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News for Norther Colorado and the world

Monday, December 22, 2014

Spinal Emergencies in Dogs and Cats

 

aspenmeadovet Spinal Emergencies in Dogs and Cats

 

 

By Maggie Vandenberg, DVM, DACVIM (Neurology)

Neurologist

 Spinal Emergencies in Dogs and CatsSpinal disease and emergencies occur frequently in our pet dogs and cats. They can occur due to inherited spinal disorders (i.e. intervertebral disc disease), acquired disorders (i.e. inflammatory disease, infection), trauma, or congenital spinal disorders (i.e. caudal occipital malformation, atlantoaxial subluxation). Some disorders occur slowly but some can occur very rapidly and the consequences can be quite devastating. It is extremely important to recognize the key signs that indicate that your pet needs immediate assessment and care.

The spine is a collective term for both the vertebral column and the spinal cord. The vertebral column is composed of both bone and soft tissue. The bones of the spine are called vertebrae and they are connected to one another by both joints and intervertebral discs. The main purpose of the discs and joints is to maintain spinal stability, allow flexion and extension of the spine, and provide shock absorption. The spinal cord itself is soft tissue and is very fragile. It is located within the vertebral column and is protected by it. The spinal cord is a network of nerves and nerve cell bodies that mainly carry information to and from the brain.

Clinical signs of spinal disease include: Difficulty walking/jumping, paresis (weakness in the limbs), plegia (no movement in the limbs), walking on the top of the toes, worn toenails, back/neck pain, decreased to absent tail movement, incontinence (no control of urine or bowel excretions), and loss of feeling in the affected limb(s). It is very common to confuse joint or muscle disease (orthopedic disease) with neurologic disease. Sometimes an animal can have both orthopedic and neurologic disease at the same time. Signs that are always neurologic in origin are: plegia, scuffing of the paws, and loss of feeling in the affected limb(s). Signs of a neurologic emergency include acute paralysis (unable to walk within 12 hours) or inconsolable discomfort. If an animal is acutely paralyzed then a veterinary neurologist should be consulted as the prognosis will depend on immediate therapeutic intervention.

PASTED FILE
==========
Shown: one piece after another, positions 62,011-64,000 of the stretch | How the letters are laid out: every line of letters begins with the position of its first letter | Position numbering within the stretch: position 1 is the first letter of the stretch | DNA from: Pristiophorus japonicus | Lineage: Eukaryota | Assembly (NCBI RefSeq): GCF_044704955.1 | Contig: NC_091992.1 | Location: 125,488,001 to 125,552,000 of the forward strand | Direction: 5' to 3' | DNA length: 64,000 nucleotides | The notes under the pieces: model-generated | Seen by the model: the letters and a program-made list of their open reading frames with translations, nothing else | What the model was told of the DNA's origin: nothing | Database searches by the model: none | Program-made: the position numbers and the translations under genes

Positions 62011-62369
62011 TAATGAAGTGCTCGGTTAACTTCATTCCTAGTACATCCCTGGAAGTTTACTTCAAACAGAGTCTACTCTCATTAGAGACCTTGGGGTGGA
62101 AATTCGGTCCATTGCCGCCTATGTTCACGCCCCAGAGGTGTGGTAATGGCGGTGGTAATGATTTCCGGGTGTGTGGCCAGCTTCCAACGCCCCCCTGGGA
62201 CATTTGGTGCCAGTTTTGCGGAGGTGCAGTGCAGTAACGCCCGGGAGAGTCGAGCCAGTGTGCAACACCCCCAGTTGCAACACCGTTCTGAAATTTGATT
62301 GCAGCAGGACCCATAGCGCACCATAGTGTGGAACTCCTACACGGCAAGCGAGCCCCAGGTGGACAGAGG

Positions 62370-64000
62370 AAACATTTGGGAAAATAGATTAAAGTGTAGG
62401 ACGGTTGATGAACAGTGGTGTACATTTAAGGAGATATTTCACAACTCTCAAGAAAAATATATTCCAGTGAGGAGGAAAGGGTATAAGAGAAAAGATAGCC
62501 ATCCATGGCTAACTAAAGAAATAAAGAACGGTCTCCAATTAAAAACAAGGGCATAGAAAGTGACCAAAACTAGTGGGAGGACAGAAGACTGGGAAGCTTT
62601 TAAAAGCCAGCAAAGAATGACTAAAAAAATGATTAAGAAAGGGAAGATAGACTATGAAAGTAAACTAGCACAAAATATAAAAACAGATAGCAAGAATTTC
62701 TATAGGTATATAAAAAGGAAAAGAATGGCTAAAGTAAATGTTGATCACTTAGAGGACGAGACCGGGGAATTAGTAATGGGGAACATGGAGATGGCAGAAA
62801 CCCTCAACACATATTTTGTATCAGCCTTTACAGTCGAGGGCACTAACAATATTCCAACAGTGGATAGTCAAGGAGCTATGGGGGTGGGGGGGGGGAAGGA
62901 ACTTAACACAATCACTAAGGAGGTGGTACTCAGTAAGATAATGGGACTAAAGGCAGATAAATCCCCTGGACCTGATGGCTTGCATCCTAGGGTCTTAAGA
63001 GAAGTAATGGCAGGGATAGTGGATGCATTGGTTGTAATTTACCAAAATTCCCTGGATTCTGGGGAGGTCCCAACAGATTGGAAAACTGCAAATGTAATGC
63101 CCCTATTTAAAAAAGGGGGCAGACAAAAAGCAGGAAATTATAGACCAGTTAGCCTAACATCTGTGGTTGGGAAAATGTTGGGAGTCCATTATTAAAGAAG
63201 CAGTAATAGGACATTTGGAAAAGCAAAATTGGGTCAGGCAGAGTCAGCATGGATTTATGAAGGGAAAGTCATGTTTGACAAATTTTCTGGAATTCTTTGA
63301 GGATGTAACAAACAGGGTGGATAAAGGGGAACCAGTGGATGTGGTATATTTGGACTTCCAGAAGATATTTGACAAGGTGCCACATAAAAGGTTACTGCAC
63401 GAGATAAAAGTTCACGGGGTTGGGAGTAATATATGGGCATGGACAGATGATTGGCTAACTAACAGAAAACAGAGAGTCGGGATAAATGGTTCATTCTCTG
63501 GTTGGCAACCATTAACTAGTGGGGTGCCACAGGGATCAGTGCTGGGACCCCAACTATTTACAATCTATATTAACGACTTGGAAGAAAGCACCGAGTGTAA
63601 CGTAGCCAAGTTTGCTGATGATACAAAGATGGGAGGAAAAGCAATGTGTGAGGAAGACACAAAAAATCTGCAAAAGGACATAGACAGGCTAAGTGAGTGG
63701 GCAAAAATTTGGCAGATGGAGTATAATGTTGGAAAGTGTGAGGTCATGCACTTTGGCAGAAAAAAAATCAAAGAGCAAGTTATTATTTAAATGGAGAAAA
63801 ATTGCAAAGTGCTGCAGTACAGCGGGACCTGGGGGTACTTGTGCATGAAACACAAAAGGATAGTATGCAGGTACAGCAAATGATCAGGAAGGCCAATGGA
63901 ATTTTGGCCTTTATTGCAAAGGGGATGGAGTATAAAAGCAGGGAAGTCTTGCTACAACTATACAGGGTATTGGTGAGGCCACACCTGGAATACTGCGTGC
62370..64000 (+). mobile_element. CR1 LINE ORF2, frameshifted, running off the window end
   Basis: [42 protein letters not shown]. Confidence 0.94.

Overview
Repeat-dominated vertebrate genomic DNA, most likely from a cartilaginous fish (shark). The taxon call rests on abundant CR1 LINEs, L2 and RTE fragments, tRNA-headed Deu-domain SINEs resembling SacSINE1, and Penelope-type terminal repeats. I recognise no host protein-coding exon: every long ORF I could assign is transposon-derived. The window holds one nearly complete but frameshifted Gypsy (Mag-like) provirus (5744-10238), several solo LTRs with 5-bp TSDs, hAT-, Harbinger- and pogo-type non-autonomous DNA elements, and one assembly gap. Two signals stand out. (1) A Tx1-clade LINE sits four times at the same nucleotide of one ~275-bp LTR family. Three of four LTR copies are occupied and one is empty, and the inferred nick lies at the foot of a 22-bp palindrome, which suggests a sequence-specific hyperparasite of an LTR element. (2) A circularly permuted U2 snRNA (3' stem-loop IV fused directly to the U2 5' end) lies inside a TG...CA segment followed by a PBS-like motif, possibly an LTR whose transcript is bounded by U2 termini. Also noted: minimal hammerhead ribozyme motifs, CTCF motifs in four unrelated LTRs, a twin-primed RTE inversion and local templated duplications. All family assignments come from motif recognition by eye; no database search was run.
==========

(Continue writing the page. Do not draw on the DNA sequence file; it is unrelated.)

The most common reason for acute paresis/plegia in our dogs and cats is a condition called intervertebral disc disease (IVDD). Intervertebral disc disease is a degenerative condition of the intervertebral discs. With IVDD the disc herniates and/or protrudes into the canal and damages the spinal cord. More importantly the degenerative disc causes continued compression of the spinal cord.

If your animal has acutely lost movement and feeling, he or she should be put into a crate to prevent further trauma and brought to a neurologist for immediate assessment. Types of spinal imaging include: radiographs, myelography, magnetic resonance imaging, computed tomography. The imaging recommended will be dependent on the suspected underlying cause. Magnetic resonance imaging is the preferred diagnostic when nerve root and/or spinal cord damage is assumed. Other diagnostics are often performed but can be less diagnostic. Spinal decompressive surgery may be indicated to relieve the pressure on the spinal cord and give the animal the best possible chance of recovery. There can be up to 95-97% surgical success with cases of IVDD.

AMVS is a 24-hour veterinary facility providing specialty internal medicine, surgery, neurology, oncology, emergency and critical care, physical rehabilitation, pain management, and blood bank services for pets. They are located in Longmont at 104 S. Main St. For more information, go to www.AspenMeadowVet.com.

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